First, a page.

We search our hard drive all the time when researching a particular subject and some interesting things always pop up that aren’t related to what we were searching for. Case in point is our next shot, CKC_001. This one was out of a Scrapbook that was put together in the early ’30s by a fan of race driver Arvol Brunmier. It shows some pit action in the year 1930 at Legion Ascot Speedway. The car is called the Imperial Special and was owned and driven by Curly Grandel. In our identifying process, we were lost as car number 82 was used in different years until we saw the Dayton Thoroughbred logo on some shirts in the background which honed us into the year 1930 and a car ID.
This next shot is another non-search match that is also way cool and full of great ideas for your next street rod build (CKC_774). For the 1936 Indy 500, Overton “Bunny” Philips out of Pasadena, California entered this supercharged Bugatti that is seen in one of Indy’s Gasoline Alleyyges” stripped of its bodywork. Luther Johnson was selected to drive the car that wore number 49 on the side of it. He never attempted to qualify the car. Master builders like Steve Moal use reference material like this all the time for inspiration. Just look outside your comfort zone and you’ll find all sorts of great ideas. In this case, the distributor was actually a working item that you could adjust while in a race.
If you think these foreign jobs have no place in the hot rod world you’ve missed the boat. Our next shot shows car number 331 run by Knox Allen of the Lancers (HEY_054). He teamed up with Bob Cox and someone named Daniel during the 1940 lakes season with this Winfield-headed banger-powered Modified at the May 19th and August 18th races. The year before Knox had driven the same car off course at Rosamond and into a barbed wire fence that caught him in the neck. Luckily he survived. The grill shell and radiator are off one of those funny French cars called a Bugatti like “Bunny’s” above. No speed is Known.
Here’s another weirdo car that ran at the lakes in 1941 (LWJ_042). This one belonged to Hollywood Throttlers club member Ted Cannon and ran in the Unlimited Class. The engine is a Marmon V-16 that displaced 490.8” and put out 200 hp in stock form. Yes, it was quick, on August 24th Ted “only” ran 128 mph. The next month he ran a slower 113.49 mph. Note how well the driver is not protected. After the war, Ted set up shop in North Hollywood and became a driveline specialist. In his spare time, he built chassis’ for Doc Boyce-Smith’s Glaspar cars and his own racing sports cars.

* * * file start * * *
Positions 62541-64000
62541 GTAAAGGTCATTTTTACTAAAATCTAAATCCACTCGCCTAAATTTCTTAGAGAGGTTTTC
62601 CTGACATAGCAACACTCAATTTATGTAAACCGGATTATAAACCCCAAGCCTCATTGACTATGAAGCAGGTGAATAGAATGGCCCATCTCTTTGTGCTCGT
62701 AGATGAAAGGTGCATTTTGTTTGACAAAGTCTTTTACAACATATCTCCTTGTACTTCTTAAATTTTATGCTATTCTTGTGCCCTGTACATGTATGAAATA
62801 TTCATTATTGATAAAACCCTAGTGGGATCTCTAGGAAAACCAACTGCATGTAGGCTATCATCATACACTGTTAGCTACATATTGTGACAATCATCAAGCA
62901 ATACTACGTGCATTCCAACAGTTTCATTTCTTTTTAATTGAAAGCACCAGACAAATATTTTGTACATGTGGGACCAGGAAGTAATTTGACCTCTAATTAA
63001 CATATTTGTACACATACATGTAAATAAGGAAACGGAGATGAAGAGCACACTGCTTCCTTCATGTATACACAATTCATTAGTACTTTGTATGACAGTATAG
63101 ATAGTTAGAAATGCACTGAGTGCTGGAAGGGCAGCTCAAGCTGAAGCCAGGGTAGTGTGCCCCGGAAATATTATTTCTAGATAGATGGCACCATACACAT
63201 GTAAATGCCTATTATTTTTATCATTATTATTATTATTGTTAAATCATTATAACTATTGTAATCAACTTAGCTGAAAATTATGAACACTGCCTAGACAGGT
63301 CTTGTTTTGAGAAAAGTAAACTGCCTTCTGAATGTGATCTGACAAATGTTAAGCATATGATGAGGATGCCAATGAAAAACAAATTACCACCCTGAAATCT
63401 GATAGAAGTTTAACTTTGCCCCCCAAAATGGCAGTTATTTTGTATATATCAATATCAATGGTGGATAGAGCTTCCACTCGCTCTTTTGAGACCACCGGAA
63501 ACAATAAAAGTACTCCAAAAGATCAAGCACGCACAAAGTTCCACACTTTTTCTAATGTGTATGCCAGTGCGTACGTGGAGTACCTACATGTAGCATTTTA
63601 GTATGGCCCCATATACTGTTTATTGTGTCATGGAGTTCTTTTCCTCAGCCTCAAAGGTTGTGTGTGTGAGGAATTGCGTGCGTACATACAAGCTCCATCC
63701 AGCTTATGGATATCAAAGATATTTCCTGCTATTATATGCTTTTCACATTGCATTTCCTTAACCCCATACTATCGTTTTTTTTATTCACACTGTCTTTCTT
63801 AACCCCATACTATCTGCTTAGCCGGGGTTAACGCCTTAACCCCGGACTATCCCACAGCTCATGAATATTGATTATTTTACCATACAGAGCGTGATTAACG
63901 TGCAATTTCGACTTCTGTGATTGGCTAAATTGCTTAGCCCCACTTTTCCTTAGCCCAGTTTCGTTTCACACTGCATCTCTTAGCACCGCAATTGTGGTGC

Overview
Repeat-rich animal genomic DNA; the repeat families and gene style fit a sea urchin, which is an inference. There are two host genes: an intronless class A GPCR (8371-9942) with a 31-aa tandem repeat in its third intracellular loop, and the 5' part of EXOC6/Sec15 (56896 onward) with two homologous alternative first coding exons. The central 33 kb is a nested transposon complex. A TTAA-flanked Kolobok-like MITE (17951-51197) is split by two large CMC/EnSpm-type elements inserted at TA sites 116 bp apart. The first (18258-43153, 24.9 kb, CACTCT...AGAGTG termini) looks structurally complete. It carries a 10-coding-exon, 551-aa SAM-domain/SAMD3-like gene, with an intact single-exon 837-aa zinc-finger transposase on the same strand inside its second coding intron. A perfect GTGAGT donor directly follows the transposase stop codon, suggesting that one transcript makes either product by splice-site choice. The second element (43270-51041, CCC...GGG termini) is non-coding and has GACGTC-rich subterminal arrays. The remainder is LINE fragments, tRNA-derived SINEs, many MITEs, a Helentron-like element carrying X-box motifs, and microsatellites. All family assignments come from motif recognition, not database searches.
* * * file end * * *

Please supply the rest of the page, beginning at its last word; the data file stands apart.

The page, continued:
In the “Cars” magazine above we ran across an illustrsis’ for Doc Boycation of a vehicle called the Ford XL-500 (JMC_4631). A little digging revealed that it wasn’t really a Ford but was actually a Lincoln-Mercury show car that was originally named the Phantom. It was also the first post-WWII show car to carry the Lincoln name. The all fiberglass car was painted Scarlet Red and built on a 123″ Lincoln chassis and was basically a shell as the doors, hood, etc were just grooves carved in the body. To get in the thing you had to climb through the window. The car bristled with styling ideas that made their way onto many Ford built automobiles over the next half-decade like the Merc lids over the headlights and the Victoria chrome strip over the roof not to mention push buttons in the center of the steering wheel that made it to the Edsel. We added some color to simulate the way it was originally painted and why it was a real head-turner. For the full story on the car, all you have to do is find a copy of “Ford Design Department Concept and Show Cars 1932-196ow Cars 1932-196932-1961” that was published back in 1999. Good Luck.
Leave it to rodder types to have a little fun at the expense of serious stylists (JHC_089). This Joe Henning drawing appeared in Rod & Custom Magazine back in September 1957 and was called the B.A.T. 34.5 or Belfriano Automotica Terrifica. It was a spoof on the now famous and million-dollar series of Alfa-Romeo design exercises created by Bertone that also used B.A.T. (Berlinetta Aerodinamica Tecnica) for their names. We need a big garage now!
So much for good and bad design and weird cars this week. Later.